Write your abstract here.The years go by, and quickly; the Jazz Age and its great chronicler, Fitzgerald, are no longer within viable human memory. Only the exceedingly elderly can possibly recall the period, and the rest of us must conjure it as best we can.So it's all the more ironic that Fitzgerald himself offers little help in our seeing and feeling what those tumultuous years were actually like. Maybe he had a hand in the age. Maybe he did indeed help mold the Flapper girls, as he later regretted having done. Yet he was, above all, a fabulist. Scott Fitzgerald had dreams, and he never got very far past them. This was the curse in most of his work, the sad boundary of his small font of genius. Quite simply, he loved the excess of his dreams - and the brief, real explosions in his life they made - too well to strive for the fabulous in life as it is lived, or to even record it as it happened.Fortunately, this disability gave us a few gems, too. One is his brilliant story, 'Babylon Revisited', salvaged from the ugly end. In truth, in scope, in heart, it is the male parallel to Dorothy Parker's 'Big Blonde'. Both writers produced a good deal of tripe, and both writers created one pure and lasting short tale.The other is 'Gatsby', and I don't think it's an accident that 'Gatsby' works better than any other Fitzgerald novel because of its brevity.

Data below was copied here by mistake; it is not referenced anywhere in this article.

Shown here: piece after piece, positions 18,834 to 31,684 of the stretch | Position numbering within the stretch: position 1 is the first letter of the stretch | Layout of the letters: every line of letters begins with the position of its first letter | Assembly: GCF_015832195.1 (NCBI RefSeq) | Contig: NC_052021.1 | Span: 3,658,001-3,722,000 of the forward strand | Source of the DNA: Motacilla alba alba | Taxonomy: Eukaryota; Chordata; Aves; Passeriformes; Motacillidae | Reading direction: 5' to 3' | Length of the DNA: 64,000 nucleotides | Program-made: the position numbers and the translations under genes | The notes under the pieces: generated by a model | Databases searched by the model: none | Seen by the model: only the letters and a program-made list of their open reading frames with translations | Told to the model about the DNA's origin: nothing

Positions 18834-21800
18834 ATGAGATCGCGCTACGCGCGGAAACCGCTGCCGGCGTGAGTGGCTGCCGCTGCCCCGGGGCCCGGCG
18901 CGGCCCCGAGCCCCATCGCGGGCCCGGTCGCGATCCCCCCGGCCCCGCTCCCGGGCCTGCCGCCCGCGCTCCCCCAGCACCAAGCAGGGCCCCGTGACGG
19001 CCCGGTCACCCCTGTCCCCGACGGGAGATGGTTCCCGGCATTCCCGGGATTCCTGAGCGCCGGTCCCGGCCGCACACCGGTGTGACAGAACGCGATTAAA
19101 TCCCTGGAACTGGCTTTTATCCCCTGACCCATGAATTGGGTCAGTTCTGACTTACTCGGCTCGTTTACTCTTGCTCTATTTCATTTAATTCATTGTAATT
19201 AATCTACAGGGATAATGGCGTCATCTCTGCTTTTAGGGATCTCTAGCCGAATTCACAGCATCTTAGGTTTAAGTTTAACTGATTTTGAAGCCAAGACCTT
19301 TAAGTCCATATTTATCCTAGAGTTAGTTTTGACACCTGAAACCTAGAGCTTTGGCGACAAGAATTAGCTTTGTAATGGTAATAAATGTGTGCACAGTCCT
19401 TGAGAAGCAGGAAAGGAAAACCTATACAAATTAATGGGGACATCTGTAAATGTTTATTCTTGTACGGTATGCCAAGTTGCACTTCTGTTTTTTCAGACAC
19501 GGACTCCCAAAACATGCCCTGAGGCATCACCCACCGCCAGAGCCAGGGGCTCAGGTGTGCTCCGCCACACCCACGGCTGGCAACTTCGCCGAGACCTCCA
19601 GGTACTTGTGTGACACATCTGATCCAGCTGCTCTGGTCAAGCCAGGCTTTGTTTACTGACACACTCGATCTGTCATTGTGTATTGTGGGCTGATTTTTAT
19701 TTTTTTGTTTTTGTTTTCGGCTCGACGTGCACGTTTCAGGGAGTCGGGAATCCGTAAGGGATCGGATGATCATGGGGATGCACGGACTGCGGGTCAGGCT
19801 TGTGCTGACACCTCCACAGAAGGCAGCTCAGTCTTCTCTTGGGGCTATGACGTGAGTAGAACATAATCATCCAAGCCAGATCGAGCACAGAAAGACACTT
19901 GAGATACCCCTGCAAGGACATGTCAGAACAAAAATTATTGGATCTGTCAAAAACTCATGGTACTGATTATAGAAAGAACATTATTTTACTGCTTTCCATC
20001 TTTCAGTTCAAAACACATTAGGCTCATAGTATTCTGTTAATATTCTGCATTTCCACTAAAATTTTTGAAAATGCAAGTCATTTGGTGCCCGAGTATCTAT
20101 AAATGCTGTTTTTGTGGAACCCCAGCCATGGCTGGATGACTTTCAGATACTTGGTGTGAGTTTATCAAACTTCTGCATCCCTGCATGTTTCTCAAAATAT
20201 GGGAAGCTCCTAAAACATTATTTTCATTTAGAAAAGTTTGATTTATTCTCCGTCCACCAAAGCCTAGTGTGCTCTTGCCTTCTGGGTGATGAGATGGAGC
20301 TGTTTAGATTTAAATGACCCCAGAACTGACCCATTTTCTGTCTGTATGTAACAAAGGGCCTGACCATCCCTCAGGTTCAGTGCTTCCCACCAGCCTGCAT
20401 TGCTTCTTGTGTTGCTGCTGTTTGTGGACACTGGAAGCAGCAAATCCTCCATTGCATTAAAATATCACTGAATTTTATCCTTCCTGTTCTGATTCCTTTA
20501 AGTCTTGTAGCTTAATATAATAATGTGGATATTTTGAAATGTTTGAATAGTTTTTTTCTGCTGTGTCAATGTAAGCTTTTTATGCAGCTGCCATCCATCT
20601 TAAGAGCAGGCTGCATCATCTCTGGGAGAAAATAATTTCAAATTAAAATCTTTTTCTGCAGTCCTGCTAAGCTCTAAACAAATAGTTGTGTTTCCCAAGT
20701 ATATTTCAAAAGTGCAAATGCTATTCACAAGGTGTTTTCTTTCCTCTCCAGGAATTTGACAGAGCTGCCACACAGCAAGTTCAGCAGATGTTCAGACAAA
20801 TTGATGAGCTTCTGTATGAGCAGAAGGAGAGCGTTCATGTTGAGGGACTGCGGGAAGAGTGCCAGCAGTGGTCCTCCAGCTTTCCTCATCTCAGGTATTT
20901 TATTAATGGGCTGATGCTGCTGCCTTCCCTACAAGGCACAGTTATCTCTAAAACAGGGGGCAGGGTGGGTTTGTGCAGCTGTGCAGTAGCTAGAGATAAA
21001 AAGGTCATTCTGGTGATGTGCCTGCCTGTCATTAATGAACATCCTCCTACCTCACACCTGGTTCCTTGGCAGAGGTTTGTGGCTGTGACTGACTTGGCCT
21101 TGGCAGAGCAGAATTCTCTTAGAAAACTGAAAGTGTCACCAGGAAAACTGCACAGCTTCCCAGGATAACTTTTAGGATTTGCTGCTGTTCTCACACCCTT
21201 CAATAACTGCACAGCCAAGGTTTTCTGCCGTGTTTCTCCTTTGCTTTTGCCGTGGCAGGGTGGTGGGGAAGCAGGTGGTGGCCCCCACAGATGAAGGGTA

And it is a fairy tale, too, albeit one with a grim ending. As Nick - sympathetic, wise, dazzled, kind - narrates the story, he is both spellbinder and spellbound. The doomed Jay Gatsby's passion for Daisy is always rather inexplicable; she is presented to us as a selfish, shrill girl. But Jay himself lives, and this is an extraordinary achievement. He lives because Fitzgerald takes the most common affliction (a relentless desire for something unworthy) and inserts it as an engine in the hero. He is grand, he does grand things, he has preposterous money, and all because Daisy once spurned his love. That, in a word, is it. Even his destruction pales beside this single facet of his gorgeous being.The novella has seen life too many times as a film, chiefly because it is mistaken as a love story. It is not a love story. It is a loss story, and a painful examination of what happens when early loss is never accepted. 'Gatsby' is flawed, yes. But it has sweep, it has genuine characters within it, and, above all, it has the power of a writer who had no choice but to be true to the story.